Marriage among low-income families is now on the rise, and some analysts credit the sweeping overhaul of the nation's social safety net with the change.

A recent study conducted by a Washington think tank found that children were less likely to be brought up in a single parent household in 2000 than in 1994 – especially children from low-income homes.

According to the study, conducted by the Center on Budget and Policy Priorities, the number of children living in a single parent household declined 8 percent between 1995 and 2000, to 18.4 percent from 19.9 percent. The study's researchers, Wendell Primus and Allen Dupree, called that decline "a statistically significant drop."

Moreover the total number of the nation's children living in married households increased to 70 percent, from 69.5 percent in 1995.

The greatest changes were in low-income families and among black and Hispanic households. According to the study, there was a "significant decline" in the number of children living in low-income, single parent families.

In the ten-year period from 1990 to 2000, for example, the number of black children in single parent households declined to 43 percent from 47 percent, and Hispanic kids in single parent households declined to 21 percent from 23.5 percent.

Role of Welfare Reform Is Debated

Primus resigned from the Clinton administration five years ago to protest the former president's decision to back the welfare reform proposal advanced by the Republican Congress.  He said at the time that the measure was unduly harsh. 

While he was hesitant to draw any sweeping connections between the federal welfare overhaul in 1996 and the increase in marriage indicated in his study, he wouldn’t ignore its role completely.

He noted that welfare reform has sent a message to parents. "For a woman, there is no longer a steady stream of income and she is more likely to [cohabit]," he said. "From the point of view of the dad, we have made it more likely that he will get caught up on the child support system."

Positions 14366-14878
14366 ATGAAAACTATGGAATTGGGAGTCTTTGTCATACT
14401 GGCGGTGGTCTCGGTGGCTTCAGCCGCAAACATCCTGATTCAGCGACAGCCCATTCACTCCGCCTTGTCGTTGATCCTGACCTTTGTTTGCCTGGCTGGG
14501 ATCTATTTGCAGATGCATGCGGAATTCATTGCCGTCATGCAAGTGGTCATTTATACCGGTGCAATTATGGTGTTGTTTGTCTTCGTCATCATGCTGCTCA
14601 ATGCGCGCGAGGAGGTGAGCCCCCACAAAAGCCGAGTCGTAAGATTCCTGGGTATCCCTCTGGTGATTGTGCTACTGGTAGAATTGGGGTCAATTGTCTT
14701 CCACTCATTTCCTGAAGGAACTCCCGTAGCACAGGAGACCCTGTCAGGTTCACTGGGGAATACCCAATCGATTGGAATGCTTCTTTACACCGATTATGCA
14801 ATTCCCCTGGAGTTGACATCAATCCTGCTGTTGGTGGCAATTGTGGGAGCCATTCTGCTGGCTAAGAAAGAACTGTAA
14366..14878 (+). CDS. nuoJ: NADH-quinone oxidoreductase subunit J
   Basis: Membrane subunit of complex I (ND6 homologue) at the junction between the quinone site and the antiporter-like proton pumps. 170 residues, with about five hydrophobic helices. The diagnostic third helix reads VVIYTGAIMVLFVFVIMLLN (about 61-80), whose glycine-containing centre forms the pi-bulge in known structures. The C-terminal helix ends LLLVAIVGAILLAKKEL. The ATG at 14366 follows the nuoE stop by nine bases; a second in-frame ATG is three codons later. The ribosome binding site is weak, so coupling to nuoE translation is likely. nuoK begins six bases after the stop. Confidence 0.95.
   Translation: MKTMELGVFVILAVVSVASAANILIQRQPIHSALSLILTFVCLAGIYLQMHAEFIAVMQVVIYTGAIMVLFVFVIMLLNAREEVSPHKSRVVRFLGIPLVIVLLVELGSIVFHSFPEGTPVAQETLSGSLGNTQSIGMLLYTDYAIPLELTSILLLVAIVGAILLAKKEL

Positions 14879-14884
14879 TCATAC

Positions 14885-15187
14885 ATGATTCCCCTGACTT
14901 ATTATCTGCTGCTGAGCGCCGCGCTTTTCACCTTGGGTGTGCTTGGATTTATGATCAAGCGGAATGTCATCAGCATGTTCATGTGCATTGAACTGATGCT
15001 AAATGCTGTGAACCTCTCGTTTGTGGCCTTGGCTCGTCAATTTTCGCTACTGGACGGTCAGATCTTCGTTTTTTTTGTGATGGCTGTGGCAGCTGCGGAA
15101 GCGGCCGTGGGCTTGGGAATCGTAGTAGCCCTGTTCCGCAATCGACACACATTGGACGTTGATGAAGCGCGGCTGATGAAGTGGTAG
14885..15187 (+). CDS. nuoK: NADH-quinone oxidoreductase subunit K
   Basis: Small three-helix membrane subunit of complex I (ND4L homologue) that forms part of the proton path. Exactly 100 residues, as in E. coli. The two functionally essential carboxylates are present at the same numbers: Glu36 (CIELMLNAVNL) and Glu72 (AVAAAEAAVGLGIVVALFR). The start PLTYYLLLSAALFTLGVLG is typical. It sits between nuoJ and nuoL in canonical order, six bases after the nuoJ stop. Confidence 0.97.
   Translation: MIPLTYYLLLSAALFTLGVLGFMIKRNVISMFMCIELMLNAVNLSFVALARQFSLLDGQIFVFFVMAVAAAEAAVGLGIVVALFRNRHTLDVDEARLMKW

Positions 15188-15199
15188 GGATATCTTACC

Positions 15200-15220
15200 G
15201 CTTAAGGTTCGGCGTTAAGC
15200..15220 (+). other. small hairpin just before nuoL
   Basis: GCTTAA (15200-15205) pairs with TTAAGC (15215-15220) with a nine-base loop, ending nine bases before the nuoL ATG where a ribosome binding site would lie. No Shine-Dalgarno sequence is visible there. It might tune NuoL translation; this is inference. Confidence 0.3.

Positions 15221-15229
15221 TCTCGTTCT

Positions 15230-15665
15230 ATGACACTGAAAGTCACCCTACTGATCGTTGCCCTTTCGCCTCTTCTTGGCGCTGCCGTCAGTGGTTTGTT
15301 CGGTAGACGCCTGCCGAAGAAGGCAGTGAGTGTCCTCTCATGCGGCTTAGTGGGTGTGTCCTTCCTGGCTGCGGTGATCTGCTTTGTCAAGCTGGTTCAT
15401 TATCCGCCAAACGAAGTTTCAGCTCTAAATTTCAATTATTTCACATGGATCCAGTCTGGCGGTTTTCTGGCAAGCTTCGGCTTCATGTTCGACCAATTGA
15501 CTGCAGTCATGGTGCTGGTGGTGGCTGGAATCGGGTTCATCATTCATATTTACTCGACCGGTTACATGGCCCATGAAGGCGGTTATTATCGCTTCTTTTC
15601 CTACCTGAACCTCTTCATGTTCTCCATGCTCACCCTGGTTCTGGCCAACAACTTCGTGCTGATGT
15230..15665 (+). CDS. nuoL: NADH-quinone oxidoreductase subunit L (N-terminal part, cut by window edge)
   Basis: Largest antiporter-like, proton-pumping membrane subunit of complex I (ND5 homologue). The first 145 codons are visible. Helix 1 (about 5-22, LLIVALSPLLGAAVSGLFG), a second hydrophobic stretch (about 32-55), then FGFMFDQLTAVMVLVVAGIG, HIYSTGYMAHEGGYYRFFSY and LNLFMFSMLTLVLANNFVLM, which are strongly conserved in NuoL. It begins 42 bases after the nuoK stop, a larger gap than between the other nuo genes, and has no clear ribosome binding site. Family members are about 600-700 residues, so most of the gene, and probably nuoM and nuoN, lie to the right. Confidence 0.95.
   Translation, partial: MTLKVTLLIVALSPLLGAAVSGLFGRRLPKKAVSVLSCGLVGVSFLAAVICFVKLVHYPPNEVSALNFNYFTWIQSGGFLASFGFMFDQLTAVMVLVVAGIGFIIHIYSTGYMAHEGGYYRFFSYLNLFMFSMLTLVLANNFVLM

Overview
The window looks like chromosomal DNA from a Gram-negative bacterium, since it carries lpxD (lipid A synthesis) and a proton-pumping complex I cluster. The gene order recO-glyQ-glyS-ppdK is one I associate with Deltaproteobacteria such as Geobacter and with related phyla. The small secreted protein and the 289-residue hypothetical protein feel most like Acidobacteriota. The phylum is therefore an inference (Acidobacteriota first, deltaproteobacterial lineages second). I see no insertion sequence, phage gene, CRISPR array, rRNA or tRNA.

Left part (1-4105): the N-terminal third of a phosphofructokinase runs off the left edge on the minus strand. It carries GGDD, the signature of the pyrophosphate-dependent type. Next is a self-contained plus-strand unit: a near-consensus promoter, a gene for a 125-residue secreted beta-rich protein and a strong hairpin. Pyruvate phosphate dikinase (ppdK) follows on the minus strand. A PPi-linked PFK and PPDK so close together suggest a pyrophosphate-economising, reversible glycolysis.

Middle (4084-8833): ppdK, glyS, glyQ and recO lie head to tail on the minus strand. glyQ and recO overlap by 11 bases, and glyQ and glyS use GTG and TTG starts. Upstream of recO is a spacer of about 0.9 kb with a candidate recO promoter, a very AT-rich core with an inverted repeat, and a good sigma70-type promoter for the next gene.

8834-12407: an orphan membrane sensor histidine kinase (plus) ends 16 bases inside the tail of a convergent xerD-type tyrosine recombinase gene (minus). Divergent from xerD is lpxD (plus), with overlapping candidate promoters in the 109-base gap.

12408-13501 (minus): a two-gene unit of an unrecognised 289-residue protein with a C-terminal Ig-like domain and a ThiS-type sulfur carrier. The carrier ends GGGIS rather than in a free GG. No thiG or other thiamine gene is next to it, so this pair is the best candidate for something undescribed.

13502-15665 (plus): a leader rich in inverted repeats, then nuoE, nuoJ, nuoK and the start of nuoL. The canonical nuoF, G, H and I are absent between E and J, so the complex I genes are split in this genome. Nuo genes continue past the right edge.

And he admitted that tough welfare reform laws have created an atmosphere that "will lead to less breakup."

Primus pointed to other possible influences as well.  "I think there are a lot of factors here that are driving the results and outcomes. Welfare is one of them," he said Friday. "I also think there are a lot of other things going on." Primus said good economic conditions throughout the 1990s and the recent drop in teen pregnancy may have played a role.

But while the study's authors aren’t willing to tie their results to a change in social policy, conservatives who supported the welfare overhaul said it is time for their critics to acknowledge its benefits.

"You have an entire generation of welfare experts who basically predicted [welfare reform] was going to increase poverty. It didn’t," said Robert Rector, a welfare specialist at the Heritage Foundation.

Rector was quick to spread credit around, however. He said many of the changes could be traced to the first years of the Clinton administration, when the former president started talking tough on "ending welfare as we know it."

He said the former president's focus on combating illegitimate births helped strengthen family stability, too. After a 30-year rise, the rate of illegitimate births has been on the decline recently, he said, and is now hovering somewhere around 32 percent.

But Rector was less willing to credit some of the other factors cited by Primus, such as the strong economy.  "The liberals always like to find economic reasons for things," he said.  Rector suggested that a good economy might even have the opposite effect that Primus suggests, since it conceivably enables more women to remain single and independent.

"I think what you have here is cultural changes and welfare changes... that’s what’s going on," he said.